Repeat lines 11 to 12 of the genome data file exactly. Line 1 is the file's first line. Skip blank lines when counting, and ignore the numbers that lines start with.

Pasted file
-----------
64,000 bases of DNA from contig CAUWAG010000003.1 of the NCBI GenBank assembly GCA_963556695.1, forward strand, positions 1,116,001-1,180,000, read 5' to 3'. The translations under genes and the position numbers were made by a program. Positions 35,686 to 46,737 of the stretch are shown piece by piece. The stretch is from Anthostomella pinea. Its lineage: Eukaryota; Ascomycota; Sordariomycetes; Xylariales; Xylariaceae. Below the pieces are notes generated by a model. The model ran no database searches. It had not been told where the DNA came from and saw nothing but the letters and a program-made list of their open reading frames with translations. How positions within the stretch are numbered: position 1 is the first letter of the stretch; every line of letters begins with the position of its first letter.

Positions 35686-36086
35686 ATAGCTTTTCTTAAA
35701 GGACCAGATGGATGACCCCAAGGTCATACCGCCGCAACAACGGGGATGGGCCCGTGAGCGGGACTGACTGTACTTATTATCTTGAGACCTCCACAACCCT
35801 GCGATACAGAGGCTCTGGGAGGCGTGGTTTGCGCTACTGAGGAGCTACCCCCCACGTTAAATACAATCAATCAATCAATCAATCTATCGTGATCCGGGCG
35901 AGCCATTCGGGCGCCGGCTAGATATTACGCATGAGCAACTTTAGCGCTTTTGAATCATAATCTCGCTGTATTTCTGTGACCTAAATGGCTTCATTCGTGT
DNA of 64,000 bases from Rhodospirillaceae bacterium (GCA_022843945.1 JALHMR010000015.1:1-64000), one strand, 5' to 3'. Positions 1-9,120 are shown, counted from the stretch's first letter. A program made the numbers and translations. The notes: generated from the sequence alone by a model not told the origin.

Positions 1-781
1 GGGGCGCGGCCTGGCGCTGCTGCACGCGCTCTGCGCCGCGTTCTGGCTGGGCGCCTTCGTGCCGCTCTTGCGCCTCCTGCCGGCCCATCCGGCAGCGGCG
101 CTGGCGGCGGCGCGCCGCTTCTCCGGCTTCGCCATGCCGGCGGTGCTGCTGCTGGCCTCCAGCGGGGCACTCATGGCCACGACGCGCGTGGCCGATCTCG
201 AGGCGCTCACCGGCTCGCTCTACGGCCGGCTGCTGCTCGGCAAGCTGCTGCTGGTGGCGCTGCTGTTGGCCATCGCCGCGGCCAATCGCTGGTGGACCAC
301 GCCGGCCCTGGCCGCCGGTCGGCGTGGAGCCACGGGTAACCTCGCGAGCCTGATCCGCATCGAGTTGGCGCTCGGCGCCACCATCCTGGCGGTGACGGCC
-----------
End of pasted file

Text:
201 AGGCGCTCACCGGCTCGCTCTACGGCCGGCTGCTGCTCGGCAAGCTGCTGCTGGTGGCGCTGCTGTTGGCCATCGCCGCGGCCAATCGCTGGTGGACCAC
301 GCCGGCCCTGGCCGCCGGTCGGCGTGGAGCCACGGGTAACCTCGCGAGCCTGATCCGCATCGAGTTGGCGCTCGGCGCCACCATCCTGGCGGTGACGGCC